How To Fix: Font Icons Export from Office Word to PDF with Opaque Backgrounds when Inside a Table
I had this issue: Upon export of a PDF from Word with text in a table, some of the glyphs had white backgrounds. Or their cells where white. Or they looked like they were highlighted with a white highlighter.
So what’s going on? Font Awesome and other icon fonts were exporting with white backgrounds when they were in a table, even though I’d done everything to make both the table cells and text transparent. Plus, I made sure the text was not highlighted. This was noticeable because the table was floating over a dark-colored shape.
Solution: Untick the PDF standard
What finally worked was going into the menu
File > Save As > PDF > Options (button) > (untick checkbox) PDF/A Compliant.
(untick checkbox) Export Bitmap text when fonts may not be embedded but maybe I should leave that ticked. I like embedding fonts in PDFs, so that everyone who views it sees the same thing, even if they don’t have your fonts installed on their device. I worry that ticking the bitmaps bit will make Word automatically convert text icons to images on PDF export, but the alternative is worse: your PDF just has a rectangle or crazy nonsense glyphs in place of a bitmap. So maybe experiment with this checkbox, or leave it checked.
It Worked! No More White Background Table Cell.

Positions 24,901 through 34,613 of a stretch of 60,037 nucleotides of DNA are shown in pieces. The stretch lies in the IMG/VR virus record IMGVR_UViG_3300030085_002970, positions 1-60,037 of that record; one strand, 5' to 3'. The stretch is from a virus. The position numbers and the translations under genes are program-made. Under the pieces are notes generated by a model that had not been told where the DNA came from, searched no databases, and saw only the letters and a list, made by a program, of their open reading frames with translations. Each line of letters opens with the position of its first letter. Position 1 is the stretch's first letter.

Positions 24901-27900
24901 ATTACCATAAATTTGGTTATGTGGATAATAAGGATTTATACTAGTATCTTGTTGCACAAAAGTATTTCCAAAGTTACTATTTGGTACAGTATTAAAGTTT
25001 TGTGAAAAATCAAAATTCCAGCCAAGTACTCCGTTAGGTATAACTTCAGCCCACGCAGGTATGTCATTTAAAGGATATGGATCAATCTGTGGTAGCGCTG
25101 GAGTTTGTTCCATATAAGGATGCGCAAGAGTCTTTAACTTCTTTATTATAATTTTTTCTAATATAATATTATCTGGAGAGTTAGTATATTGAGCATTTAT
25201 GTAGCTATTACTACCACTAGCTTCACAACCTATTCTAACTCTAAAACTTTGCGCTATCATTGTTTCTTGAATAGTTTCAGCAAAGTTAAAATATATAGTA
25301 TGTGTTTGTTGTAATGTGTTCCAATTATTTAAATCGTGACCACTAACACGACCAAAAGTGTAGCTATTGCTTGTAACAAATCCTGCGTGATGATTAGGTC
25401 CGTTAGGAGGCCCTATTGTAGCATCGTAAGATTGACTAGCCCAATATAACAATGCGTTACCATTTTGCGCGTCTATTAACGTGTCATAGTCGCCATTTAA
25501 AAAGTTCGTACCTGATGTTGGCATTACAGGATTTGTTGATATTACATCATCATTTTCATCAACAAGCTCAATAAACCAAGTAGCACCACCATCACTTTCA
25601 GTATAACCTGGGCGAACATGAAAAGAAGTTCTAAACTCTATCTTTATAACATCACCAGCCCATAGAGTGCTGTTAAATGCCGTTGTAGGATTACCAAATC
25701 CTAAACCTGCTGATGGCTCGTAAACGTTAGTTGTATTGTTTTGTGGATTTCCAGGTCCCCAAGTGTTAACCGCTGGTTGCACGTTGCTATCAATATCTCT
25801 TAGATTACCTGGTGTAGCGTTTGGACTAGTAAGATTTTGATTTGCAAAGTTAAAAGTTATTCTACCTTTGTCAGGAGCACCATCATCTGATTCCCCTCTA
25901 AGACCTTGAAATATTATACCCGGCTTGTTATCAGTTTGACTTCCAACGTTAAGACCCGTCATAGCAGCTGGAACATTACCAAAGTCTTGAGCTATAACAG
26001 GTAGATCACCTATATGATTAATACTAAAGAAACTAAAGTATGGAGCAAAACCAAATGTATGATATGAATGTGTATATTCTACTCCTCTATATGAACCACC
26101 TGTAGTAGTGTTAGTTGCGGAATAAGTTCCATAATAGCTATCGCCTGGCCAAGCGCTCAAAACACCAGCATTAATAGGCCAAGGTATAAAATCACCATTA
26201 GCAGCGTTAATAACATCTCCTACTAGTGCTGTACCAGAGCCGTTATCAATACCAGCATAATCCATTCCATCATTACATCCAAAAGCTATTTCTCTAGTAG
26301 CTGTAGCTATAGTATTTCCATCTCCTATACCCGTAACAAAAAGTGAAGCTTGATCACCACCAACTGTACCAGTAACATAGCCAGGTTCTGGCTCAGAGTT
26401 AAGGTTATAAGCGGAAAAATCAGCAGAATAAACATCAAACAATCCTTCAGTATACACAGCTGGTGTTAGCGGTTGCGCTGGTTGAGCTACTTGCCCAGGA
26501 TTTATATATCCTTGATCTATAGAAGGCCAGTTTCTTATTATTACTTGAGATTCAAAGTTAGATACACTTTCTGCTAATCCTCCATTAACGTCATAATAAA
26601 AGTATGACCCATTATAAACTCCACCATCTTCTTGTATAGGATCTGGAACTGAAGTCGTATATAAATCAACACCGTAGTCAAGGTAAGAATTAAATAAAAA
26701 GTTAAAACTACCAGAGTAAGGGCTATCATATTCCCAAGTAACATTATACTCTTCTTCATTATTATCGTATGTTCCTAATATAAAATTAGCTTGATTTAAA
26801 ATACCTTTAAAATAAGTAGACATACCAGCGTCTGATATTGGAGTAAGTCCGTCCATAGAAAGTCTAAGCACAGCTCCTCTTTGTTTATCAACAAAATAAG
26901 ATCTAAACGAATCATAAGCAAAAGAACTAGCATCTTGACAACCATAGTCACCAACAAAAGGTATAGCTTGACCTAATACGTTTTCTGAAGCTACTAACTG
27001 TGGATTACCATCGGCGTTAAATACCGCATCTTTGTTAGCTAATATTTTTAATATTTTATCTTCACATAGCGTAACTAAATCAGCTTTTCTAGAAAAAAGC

What I Think is Happening:
Apparently, when word converts a glyph into a bitmap image to export it, it doesn’t convert it to a PNG file with transparent background, but a JPG or something with white background. Or maybe it’s just giving vectorized text a solid background without converting it to a bitmap.
So why does just one glyph have a white background? Why are the other icons exporting correctly?
It’s because for the first 3 glyphs, I used the built-in Word Icons in the ribbon menu bar
Insert > Illustrations (section) > Icons, and they don’t have a problem exporting to PDF. But for some reason, those icons don’t include social media icons…seems like a major oversight in this day and age. Anyway, I had to get the twitter bird from an installed icon font family–and that’s the only glyph that exports incorrectly.
By The Way, Do You Know How To Insert a Font Icon Symbol in Microsoft Word?
I guess… while you’re here… Not everyone knows how to do this.
Ever been frustrated by inability to get your icon font to insert the symbols into Word?
- You’re typing the unicode text string that works in HTML, but it’s not magically converting into the icon glyph.
- Or you’re pasting the emoticon/icon/glyph you copied from a website, but it just looks like an empty portrait-mode rectangle in Word?
Here’s how you insert an icon:
Find it in the
Insert menu > Symbols > More Symbols > (select) Font > (select Icon) > Insert (button)
Most icons have a 4-digit code you can use to represent them. In the case of the newspaper icon for the IcoMoon font family, their cheat sheet shows the 4-digit code as e904.
You can set up the codes to automatically convert to the icon when typed in Word. Some codes already are set up this way, by default. Notice how if you type
( c ) (no spaces) in Word, it will convert to a copyright symbol. To get e904 to convert to a newspaper icon everytime those 4 characters are typed in a row, use the following menu as shown:
In the More Icons menu:
select icon > AutoCorrect (button) > AutoCorrect (menu) > then:
enter unicode text in "Replace" textbox > (tick checkbox) "Replace text as you type" > and finally:
(replacing icon should already be in box) (tick radio button) "Formatted text" and now you should be able to just type newspaper icons-by-code into Word until you feel sick.
Hey, it worked. I typed in ‘e904’ and it automatically changed to the newspaper icon.